Three years after their punishing debut, Escape Measures, co-ed Quebec foursome Jet Black “paradoxically” hit even harder on this even-better sequel. Paradox is so ruthlessly beautiful— its nasty, precise, ear-popping riffs so heavy yet quick-firing—it might as well club anyone who whispers “sophomore slump.” My review of Escape mentioned Swervedriver’s 1992 bomb Mescal Head, and Paradox reaches that rarified standard with similar ruling force: Leader Philippe St-Laurent holds his elongated vowel hooks like a vocal glider plane; Francis Berthelot’s guitars chime, churn, and pick as much as lash, like Leatherface’s Dickie Hammond; Stephanie Vezina plays bass like teeth-gritting, grinding strings to dust; and Jean-Philippe Laforge’s open hi-hat and crash cymbal destructions burst like firecrackers. And beyond such quicker killers as “Deep Space,” “Running in Circles” “Blank Note,” and “Star Cluster,” their slow-down tracks are as crushing—more like Ride. Never mind that venerable four-decade Stranglers’ drummer—this is the Jet Black you need. Bad. — Jack Rabid current issue 75 (iamjetblack.com)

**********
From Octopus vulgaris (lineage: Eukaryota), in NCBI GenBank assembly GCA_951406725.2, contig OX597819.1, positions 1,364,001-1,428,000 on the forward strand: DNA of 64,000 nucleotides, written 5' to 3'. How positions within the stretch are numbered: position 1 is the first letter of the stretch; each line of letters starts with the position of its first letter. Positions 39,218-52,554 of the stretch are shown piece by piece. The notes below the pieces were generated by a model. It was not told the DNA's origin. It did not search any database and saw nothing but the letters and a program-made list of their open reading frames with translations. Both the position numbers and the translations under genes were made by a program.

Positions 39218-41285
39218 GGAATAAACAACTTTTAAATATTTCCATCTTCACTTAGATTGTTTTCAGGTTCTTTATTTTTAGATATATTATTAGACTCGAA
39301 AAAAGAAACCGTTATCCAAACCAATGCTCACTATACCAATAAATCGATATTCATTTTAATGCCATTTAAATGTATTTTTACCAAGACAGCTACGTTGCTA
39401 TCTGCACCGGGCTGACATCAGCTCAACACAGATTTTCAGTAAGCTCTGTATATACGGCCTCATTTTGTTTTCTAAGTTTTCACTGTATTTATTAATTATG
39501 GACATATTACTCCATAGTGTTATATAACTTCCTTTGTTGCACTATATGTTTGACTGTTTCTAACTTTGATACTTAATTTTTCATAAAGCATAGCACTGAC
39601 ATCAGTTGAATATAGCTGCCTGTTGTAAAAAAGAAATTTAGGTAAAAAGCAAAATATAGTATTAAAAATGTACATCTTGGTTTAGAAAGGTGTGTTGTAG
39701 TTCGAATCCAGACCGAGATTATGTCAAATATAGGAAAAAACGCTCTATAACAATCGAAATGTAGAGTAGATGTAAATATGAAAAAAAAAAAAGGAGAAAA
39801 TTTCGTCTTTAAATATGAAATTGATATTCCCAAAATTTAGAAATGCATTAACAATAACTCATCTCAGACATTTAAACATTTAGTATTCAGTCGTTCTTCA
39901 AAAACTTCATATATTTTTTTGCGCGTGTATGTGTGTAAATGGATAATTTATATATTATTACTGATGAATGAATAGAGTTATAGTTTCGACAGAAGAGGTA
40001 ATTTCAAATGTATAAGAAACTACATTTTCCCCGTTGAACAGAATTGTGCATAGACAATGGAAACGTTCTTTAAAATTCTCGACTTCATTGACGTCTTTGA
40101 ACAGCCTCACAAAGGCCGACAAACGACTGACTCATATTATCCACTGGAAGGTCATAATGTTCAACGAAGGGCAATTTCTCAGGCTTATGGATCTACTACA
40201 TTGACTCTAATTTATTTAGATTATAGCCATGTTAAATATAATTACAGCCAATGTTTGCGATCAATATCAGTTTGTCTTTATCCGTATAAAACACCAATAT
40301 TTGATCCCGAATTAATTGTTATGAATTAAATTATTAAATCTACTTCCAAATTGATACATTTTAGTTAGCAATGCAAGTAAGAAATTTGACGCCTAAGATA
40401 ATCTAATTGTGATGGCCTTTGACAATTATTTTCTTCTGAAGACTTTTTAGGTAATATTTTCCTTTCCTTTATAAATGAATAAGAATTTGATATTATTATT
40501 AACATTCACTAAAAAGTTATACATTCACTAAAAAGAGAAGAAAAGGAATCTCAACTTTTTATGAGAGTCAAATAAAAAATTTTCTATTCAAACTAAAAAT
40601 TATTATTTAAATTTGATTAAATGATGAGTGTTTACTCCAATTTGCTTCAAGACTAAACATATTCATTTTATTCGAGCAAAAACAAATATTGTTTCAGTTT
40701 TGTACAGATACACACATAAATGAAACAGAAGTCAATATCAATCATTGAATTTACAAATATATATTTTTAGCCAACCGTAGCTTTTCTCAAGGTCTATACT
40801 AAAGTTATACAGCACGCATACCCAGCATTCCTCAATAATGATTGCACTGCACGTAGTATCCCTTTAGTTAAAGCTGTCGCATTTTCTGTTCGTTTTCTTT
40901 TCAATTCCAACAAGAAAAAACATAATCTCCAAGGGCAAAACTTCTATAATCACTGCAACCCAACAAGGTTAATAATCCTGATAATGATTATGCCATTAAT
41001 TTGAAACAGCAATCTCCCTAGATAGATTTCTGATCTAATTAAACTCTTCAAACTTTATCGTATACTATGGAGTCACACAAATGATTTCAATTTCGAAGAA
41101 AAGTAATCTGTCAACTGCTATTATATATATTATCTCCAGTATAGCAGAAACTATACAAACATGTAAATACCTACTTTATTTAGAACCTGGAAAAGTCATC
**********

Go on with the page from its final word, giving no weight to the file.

Sansyou + The New Lines
Gowanus Canal Field Inspection
This collaboration is accidental and attractive. The hookup makes sense: Lanterna-like D.C. instrumentalists Sansyou combine with Brooklyn’s New Lines, whose excellent 2013 LP Fall in Line sounded like The House of Love’s cover of The Chills’ “Pink Frost.” (Don’t miss the ghostly “Burning Bridges.”). Sansyou guitarist David Nicholas visited Gowanus Canal, three blocks from my home (until 1867 Gowanus Creek, an oyster-rich tidal inlet navigated by explorers Henry Hudson and Giovanni da Verrazzano and a critical 1776 American Revolution battle site). It’s one of America’s most contaminated, stinky waterways from a century of petrochemical PAHs, VOCs and PCBs. A Superfund cleanup is commencing, however, and Nicholas emerged optimistic instead of disheartened. He offhandedly mentioned this to The New Lines’ Hewson Chen, who composed a tune, to which Sansyou added tickling guitars and drums. Let’s hope their optimism proves warranted; whatever, this lithely poppy track is a gem. And great to hear Sansyou with vocals! — Jack Rabid, current issue 75 (sansyoumusic.com)